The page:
Monday , June 25, 2018

Seares: Trillanes ugly as Judas? Jesus Christ.

“Face of evil. Ang pangit talaga.”
-- President Duterte, referring to the senator, Dec. 6, 2017

PRESIDENT Duterte has thrown disparaging names at Sen. Antonio Trillanes before: more notably, “dangerous man” (April 2, 2016), “political ISIS” (last Sept. 2), and “scheming inventor of bank accounts” (last Sept. 23), along with unprintable epithets.

Last Wednesday (Dec. 6), speaking before new appointees to the government, Duterte called Trillanes Judas or, more precisely, “the model face of evil,” “daig si Hudas.”

Urban legend

To depict the senator as Judas, the president used an urban legend about the great artist Leonardo da Vinci who, according to the story, tapped live models for the 13 people in his “Last Supper” painting.

Da Vinci, the legend goes, already had found models for, and painted the figures of, Jesus Christ and the other disciples except one, Judas. Da Vinci scoured the prisons and finally found one whose face mirrored “despair, wickedness, and greed.” The inmate, after several sittings, finally told the painter, “Don’t you recognize me? Years ago, I sat for you as Jesus Christ.” That was when da Vinci saw “innocence, love, compassion” on the model’s face before the man turned away from God into a life of sin.


As most urban legends are, the story was false. In 2008, the reputable fact-checking site shot it down as bogus. The artist didn’t use models who sat for his “Last Supper.” Working on walls and ceilings, he used sketches. It took him only three years, not 10 to 25 years that the legend says the work on “Last Supper” required. And no record of any prisoner who sat as model for Judas.

Duterte made his own changes on the tale: substituting “scavenger” for “prisoner,” making Trillanes as the model and focusing on ugliness of the face (“pangit talaga”). Which must strain credibility: Didn’t Palace publicist Mocha Uson gush over Trillanes (“You’re good-looking”) when they met at the Senate hearing?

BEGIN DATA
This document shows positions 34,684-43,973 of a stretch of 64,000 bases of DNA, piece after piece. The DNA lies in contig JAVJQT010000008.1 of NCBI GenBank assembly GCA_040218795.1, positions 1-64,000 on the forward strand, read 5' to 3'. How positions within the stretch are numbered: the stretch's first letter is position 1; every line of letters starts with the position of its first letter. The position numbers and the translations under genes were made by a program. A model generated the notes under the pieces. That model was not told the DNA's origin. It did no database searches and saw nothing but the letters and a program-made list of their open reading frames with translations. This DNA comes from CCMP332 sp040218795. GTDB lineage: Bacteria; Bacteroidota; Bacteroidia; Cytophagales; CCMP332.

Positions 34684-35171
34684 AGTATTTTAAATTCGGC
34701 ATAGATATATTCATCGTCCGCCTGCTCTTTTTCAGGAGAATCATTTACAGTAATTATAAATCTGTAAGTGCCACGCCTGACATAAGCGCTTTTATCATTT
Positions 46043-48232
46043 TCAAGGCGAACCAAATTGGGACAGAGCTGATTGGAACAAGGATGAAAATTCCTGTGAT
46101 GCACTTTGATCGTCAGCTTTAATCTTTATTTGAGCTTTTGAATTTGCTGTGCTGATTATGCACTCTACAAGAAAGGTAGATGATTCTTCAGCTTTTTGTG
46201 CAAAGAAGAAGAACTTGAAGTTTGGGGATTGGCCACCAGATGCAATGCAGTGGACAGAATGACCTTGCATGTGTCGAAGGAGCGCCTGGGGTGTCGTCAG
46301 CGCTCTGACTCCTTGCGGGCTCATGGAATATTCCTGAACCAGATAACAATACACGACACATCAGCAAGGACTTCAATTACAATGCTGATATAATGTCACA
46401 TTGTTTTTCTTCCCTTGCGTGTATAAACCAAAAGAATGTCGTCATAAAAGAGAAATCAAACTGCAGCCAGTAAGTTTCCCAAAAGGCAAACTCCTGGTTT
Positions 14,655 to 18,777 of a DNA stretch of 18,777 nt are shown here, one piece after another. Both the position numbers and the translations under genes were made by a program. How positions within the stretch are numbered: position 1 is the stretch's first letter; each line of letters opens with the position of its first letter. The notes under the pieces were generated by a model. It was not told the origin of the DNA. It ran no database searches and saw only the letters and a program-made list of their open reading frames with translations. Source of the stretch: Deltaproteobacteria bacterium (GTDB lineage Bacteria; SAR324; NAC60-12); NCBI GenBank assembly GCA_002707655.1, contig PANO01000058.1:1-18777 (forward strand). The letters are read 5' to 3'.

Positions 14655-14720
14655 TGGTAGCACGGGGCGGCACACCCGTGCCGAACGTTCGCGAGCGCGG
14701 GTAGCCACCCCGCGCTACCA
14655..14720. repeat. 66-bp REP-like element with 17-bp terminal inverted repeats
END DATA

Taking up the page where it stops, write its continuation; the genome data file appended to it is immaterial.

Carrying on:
Religious allegory

The president used something new: the urban legend was a religious allegory that, experts tell us, is about “spiritual decay” in the inner self as reflected by the “physical decay” in Judas’s face.

Duterte brought forth this message to the newly appointed public officials: Don’t turn into Judas after presenting yourselves or being seen now as Jesus.

A bit of a stretch for a metaphor, if not, to priests and bishops, irreverent or blasphemous: comparing the “goodness” of new public officials to Jesuss goodness.

Question on evil

Besides, the question of who is evil is officially still in dispute. While many people have long taken sides in the Duterte-Trillanes squabble, no independent authority has yet decided on who is evil. Between the two protagonists, each one is evil to the other.

But what can conclusively decide that -- documents, witnesses and other evidence -- have not been presented and neutrally assessed. The debate has not even come close to that. All the public heard are unsubstantiated accusations.

And until the issue is resolved, Duterte and Trillanes will keep on calling each other names.